Thursday, April 21, 2011


This morning as I was catching up on my blog reading, I happened across a reference to NetGalley.1 It sounded promising so I went to check it out straight away.

NetGalley "delivers secure, digital galleys to professional readers." The site considers you a professional reader if you are a reviewer, blogger, journalist, librarian, bookseller, educator, or member of the media. That definition is pretty broad and it may well cover the majority of this blog's readers.

Here's how it works:
You create an account on the site, after which you can search all the books available for request (you can also browse the catalog by genre, publisher, or date added).
Once you have an account you can request any of the titles, but almost all of the requests are vetted by the publishers (I did request one title that had automatic approval). Each publisher has different reviewer guidelines, which are outlined on the What are publishers looking for? page. Because the publishers screen you before approving your requests, it seems like you'll have better luck if you include lots of information in your profile (they call the part of the profile that the publishers can see your "public bio").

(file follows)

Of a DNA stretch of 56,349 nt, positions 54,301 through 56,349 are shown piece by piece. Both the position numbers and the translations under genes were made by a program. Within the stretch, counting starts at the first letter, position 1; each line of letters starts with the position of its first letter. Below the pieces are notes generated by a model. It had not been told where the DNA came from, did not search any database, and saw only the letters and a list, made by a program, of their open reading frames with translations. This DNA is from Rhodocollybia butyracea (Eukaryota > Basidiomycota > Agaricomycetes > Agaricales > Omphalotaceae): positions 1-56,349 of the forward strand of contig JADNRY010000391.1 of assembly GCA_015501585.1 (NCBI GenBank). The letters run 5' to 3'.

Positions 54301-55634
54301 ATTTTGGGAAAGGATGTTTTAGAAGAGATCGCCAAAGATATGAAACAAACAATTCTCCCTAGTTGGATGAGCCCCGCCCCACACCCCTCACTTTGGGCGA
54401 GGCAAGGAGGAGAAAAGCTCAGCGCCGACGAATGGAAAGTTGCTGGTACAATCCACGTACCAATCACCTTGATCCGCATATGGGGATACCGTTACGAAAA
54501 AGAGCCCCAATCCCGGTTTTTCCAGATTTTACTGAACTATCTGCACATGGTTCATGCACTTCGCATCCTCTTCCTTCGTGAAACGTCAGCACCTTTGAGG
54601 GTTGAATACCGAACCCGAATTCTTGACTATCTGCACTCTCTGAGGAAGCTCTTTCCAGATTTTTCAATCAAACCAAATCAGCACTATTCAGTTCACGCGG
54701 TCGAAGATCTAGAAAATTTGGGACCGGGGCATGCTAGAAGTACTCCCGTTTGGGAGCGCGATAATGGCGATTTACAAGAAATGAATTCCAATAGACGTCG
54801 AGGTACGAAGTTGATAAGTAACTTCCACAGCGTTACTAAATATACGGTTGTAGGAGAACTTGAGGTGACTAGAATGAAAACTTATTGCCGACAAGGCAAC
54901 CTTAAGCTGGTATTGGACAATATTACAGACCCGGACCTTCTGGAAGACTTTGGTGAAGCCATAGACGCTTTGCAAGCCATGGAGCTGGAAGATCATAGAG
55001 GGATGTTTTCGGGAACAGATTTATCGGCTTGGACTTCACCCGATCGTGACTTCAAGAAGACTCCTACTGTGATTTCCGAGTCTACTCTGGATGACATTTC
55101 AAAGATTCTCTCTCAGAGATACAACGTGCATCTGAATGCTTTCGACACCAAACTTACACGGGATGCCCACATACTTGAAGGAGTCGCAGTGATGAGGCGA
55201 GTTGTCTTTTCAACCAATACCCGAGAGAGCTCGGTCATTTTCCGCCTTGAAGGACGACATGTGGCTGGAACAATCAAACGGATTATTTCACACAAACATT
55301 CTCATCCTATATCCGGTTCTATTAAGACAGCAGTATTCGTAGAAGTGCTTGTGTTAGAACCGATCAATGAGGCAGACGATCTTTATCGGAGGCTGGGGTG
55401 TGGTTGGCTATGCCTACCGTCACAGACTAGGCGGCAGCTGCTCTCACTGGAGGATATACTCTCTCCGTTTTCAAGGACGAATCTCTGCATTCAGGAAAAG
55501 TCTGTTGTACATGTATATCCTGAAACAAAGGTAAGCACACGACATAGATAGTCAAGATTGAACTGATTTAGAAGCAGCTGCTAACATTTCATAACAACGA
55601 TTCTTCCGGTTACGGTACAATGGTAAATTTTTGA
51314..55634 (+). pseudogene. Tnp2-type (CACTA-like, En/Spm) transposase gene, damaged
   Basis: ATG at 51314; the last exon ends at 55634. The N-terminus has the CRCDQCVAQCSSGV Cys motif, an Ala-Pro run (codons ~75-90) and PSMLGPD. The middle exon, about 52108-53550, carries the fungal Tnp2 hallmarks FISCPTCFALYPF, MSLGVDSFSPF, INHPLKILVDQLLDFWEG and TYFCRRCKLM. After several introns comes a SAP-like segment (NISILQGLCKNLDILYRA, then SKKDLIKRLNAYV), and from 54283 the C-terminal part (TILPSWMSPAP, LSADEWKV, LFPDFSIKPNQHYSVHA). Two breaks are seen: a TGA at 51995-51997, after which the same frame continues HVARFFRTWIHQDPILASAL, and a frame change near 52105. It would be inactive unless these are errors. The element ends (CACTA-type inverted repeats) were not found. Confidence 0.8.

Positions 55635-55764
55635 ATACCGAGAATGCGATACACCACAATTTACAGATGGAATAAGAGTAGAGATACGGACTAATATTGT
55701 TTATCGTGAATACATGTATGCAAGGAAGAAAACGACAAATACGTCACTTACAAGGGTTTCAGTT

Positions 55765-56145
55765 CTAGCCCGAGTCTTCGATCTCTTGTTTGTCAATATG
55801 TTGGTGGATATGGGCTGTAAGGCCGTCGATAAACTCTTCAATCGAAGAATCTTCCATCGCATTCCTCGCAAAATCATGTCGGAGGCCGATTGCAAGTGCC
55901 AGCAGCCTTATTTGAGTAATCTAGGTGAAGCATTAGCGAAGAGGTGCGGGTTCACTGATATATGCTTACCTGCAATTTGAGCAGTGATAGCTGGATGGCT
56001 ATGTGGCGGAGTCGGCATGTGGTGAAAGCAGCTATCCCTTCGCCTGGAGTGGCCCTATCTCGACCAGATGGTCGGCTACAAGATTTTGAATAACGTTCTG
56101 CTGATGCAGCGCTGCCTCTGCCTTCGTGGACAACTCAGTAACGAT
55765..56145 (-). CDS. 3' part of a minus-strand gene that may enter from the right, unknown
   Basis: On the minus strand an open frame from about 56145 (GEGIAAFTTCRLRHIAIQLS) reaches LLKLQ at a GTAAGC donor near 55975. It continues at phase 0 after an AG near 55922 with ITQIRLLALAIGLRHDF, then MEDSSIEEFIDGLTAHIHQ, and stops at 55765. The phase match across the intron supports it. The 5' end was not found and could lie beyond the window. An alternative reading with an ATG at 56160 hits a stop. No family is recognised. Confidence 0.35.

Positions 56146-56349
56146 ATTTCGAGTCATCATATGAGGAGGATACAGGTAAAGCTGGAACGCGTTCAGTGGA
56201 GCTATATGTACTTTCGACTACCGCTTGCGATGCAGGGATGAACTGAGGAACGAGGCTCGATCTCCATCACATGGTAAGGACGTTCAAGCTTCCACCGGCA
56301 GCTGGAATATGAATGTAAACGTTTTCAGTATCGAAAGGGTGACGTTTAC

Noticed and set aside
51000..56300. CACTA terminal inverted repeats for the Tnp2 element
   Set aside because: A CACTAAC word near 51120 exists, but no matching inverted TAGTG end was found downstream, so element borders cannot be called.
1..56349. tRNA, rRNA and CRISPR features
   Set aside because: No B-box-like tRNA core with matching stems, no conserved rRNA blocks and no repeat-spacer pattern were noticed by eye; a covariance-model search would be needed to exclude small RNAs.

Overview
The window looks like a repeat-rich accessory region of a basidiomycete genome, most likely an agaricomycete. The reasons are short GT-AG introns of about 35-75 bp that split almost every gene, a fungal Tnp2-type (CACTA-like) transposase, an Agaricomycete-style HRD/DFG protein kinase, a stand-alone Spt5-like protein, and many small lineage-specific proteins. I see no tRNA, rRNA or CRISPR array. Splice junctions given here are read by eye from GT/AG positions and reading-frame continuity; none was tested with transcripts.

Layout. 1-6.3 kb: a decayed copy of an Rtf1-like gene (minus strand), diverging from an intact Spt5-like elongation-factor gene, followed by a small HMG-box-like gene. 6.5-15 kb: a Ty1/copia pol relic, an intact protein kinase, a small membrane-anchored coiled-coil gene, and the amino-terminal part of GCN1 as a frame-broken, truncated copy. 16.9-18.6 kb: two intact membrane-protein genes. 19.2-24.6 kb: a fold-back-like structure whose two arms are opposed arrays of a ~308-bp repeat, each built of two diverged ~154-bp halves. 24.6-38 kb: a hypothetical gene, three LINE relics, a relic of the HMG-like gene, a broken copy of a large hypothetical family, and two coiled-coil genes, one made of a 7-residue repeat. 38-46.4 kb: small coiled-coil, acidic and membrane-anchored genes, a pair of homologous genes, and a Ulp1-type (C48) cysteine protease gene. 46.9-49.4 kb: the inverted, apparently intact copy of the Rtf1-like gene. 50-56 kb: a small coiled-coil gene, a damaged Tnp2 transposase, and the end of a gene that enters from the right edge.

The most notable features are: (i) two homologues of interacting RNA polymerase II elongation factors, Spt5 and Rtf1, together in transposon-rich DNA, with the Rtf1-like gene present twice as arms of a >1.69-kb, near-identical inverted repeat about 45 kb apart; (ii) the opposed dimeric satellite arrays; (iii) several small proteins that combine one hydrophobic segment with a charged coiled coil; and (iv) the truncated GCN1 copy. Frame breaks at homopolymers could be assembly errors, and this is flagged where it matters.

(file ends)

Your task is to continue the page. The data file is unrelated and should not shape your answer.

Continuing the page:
It seems like the majority of the time you'll be able to get the books you want in a format that'll work with the reader of your choice (using Adobe Digital Editions for rights management just like when you borrow ebooks from the library), but NetGalley also has a web-based reader.
Once you read the book, you still post your review in whatever places you would normally post it (whether that's on your blog, bookseller websites, or other review sites like LibraryThing and GoodReads), but notify the publisher about your review (and share a copy) through NetGalley (more details about this are on the Before you Request page).
The site also has Groups and Communities, but I haven't yet figured out what their purpose or how they work.

In any case, I have a long train ride on the schedule for Saturday so I've requested a bunch of books in the hopes of getting approved for a few in time to load them onto my Nook before the trip.

  1. It was in this post on The Olive Reader (a blog associated with HarperPerennial).
    Another aside: the book mentioned in the post (Domestic Violets) sounds promising, doesn't it? I requested it via NetGalley so I'll be posting a review once I've read it.

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